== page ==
By: Andrew Regitsky
The FCC 8YY Report and Order (Order) in Docket 18-156 which began a transition to bill-and-keep for many originating 8YY switched access charges became effective on December 27, 2020. The very next day, the ILEC association USTELECOM, filed a Petition for Reconsideration (PFR) of one aspect of the Order – the FCC’s refusal to allow new sources of revenue for price cap ILECs to recover lost 8YY revenue.
In the Order, the Commission stated that ILECs were perfectly capable of using existing revenue sources to recover any 8YY revenues they may lose.
Like rate-of-return carriers, we find that price cap carriers should look to the existing rules to determine how to adjust to the changes we make today to our intercarrier compensation system. We decline to adopt the suggestion of some commenters that we revise our Eligible Recovery rules to allow price cap carriers to include 8YY originating access revenues in their Eligible Recovery calculations. Instead, consistent with our move to bill-and-keep, price cap carriers may increase their Subscriber Line Charges or their Access Recovery Charges, to the extent they are otherwise able to do so. There is no compelling evidence in the record that further change to our recovery mechanisms is warranted. In fact, parties have not provided any meaningful data regarding the amount of revenue price cap carriers as a whole derive from 8YY originating access charges, or how such revenues should be considered as part of the Eligible Recovery calculations. (Docket 18-156, Report and Order, para, 94).
USTELECOM, however, claims that the Commission’s refusal to allow ILECs additional revenue sources is useless for carriers that are at the cap for their revenue sources.
Without the ability to recover costs associated with originating 8YY traffic revenue from their own customers, some carriers face important revenue shortfalls with no recourse. This is particularly the case where price cap carriers have reached the Commission-specified maximum voice service rate of $30 or have no “headroom” remaining in the eligible recovery formula to adjust their rates. In those cases, absent a new recovery mechanism, carriers are left without any means of recovering their origination costs. (USTELECOM Petition for Reconsideration, at p. 3).
This is especially egregious because although the FCC mandates a fixed cap for local telephone service of $30 per month (including dial tone plus additional costs such as subscriber line charges), a recent study found that actual local rates are higher.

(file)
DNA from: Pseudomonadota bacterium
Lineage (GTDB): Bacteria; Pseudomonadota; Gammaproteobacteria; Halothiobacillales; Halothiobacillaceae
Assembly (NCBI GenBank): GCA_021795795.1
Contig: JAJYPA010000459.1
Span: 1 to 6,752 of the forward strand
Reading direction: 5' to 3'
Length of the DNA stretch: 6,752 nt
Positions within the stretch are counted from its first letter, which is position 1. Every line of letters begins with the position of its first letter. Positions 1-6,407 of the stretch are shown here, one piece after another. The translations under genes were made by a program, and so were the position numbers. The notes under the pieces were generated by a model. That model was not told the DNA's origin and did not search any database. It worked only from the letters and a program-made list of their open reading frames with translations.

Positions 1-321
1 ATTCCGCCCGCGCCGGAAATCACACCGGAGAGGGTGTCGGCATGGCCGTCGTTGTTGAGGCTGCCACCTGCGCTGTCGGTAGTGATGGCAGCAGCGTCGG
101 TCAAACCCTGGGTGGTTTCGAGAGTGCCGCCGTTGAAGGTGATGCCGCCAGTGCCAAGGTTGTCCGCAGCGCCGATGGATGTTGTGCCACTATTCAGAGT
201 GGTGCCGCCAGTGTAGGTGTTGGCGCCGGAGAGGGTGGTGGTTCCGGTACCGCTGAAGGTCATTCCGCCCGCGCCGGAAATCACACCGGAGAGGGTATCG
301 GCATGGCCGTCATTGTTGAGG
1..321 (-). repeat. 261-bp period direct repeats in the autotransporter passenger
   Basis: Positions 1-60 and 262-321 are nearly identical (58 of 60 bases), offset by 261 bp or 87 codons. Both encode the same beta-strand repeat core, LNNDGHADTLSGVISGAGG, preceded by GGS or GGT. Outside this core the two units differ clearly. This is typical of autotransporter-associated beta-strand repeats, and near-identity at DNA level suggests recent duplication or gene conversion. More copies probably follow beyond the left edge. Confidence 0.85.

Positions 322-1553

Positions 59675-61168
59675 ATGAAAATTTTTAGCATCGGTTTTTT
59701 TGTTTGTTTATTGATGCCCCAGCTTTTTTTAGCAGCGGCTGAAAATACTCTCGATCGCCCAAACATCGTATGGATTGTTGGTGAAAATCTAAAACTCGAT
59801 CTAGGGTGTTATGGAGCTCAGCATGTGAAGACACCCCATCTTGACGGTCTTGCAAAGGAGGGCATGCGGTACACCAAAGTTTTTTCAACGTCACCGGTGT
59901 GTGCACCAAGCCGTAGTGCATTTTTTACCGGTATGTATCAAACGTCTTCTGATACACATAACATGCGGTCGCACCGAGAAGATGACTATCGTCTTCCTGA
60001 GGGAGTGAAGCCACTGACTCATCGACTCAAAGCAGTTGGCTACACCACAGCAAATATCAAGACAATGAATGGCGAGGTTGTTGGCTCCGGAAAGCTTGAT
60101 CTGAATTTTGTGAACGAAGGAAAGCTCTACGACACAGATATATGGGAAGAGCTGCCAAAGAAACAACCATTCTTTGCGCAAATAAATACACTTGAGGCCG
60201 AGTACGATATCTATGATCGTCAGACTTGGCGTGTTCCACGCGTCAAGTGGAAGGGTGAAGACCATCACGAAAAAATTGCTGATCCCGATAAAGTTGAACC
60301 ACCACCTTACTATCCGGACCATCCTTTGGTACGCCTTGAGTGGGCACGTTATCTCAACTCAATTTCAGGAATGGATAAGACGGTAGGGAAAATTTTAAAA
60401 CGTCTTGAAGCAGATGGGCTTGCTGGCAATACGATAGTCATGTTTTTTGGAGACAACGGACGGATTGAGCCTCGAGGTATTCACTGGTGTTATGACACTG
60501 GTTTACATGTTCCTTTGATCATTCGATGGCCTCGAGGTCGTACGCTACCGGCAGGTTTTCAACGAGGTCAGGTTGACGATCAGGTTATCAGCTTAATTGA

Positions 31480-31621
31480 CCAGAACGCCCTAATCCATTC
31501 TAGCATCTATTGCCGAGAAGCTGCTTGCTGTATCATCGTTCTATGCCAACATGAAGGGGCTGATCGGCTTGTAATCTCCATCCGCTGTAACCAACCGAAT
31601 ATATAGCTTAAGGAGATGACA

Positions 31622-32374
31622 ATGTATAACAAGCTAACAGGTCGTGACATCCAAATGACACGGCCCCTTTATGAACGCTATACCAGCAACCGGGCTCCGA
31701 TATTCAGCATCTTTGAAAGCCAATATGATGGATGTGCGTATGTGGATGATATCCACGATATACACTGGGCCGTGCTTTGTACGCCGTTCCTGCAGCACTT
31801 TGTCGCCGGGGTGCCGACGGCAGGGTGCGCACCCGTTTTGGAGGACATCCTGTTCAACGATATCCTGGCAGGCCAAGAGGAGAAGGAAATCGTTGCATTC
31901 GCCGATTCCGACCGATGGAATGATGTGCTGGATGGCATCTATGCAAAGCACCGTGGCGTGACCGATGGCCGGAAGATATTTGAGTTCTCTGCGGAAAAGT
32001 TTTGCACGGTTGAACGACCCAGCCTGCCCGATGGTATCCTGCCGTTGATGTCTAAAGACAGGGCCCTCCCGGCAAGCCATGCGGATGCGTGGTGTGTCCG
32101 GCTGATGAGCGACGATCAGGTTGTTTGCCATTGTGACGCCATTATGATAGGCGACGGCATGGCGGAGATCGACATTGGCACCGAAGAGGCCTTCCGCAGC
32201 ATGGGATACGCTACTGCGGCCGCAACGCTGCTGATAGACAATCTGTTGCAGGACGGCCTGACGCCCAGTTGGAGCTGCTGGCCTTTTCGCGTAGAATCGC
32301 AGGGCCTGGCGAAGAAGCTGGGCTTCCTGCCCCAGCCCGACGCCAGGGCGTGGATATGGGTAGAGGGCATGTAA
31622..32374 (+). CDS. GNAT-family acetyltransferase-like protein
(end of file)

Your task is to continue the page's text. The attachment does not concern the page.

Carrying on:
The Commission annually conducts a survey of fixed voice services for the purposes of determining reasonable comparability benchmarks for Eligible Telecommunications Carriers (ETCs) that receive universal service support. Based on the survey, the Commission calculates an average urban rate, and then calculates two standard deviations from that rate in order to determine the maximum rates ETCs can charge for provisioning service in rural areas…The Public Notice reported that “[b]ased on the survey results, the 2021 urban average monthly [voice] rate is $33.73. Therefore, the reasonable comparability benchmark for voice services, two standard deviations above the urban average, is $54.75. Under the Commission’s rules, each ETC, including competitive ETCs providing fixed voice services, must certify . . . that the pricing of its basic residential voice services is no more than $54.75. (id., at p. 7).
As a result of this analysis, USTELECOM requests the Commission to allow price cap ILECs to increase their Residential Rate Ceiling from $30 to $31 per month to provide them with a sufficient source to pay for 8YY calls. As an alternative it could accept a Frontier/Windstream proposal to increase the Subscriber Line Charge by $0.15 for two years.
Going forward, the PFR will be reviewed by an FCC that will either be majority Democrat or consist of two Democrats and two Republicans as it does today. It will be interesting to see the new FCC’s approach to an issue pitting medium and large companies against raising prices for consumers. The view here is that price cap ILECs have a legitimate argument – they should be permitted to recover their costs from their customers, and this would be impossible for many of them if the current rules stand. However, when many in the industry think of price cap companies, they think of giants such as Verizon and AT&T obviously well equipped to handle any 8YY revenues lost rather than the smaller companies not as well prepared. Thus, this legitimate case may not pass muster in a new consumer-oriented FCC.